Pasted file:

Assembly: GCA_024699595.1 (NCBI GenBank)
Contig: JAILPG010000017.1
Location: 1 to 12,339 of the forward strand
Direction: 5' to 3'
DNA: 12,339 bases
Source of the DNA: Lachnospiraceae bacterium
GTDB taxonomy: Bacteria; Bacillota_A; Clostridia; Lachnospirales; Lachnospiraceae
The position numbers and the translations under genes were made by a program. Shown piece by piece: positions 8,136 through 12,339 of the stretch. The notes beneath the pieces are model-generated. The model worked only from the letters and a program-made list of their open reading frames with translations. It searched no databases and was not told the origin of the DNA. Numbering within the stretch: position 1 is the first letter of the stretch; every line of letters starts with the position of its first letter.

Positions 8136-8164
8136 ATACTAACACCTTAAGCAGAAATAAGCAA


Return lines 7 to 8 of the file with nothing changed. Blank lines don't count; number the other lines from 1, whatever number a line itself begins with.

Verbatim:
GTDB taxonomy: Bacteria; Bacillota_A; Clostridia; Lachnospirales; Lachnospiraceae
The position numbers and the translations under genes were made by a program. Shown piece by piece: positions 8,136 through 12,339 of the stretch. The notes beneath the pieces are model-generated. The model worked only from the letters and a program-made list of their open reading frames with translations. It searched no databases and was not told the origin of the DNA. Numbering within the stretch: position 1 is the first letter of the stretch; every line of letters starts with the position of its first letter.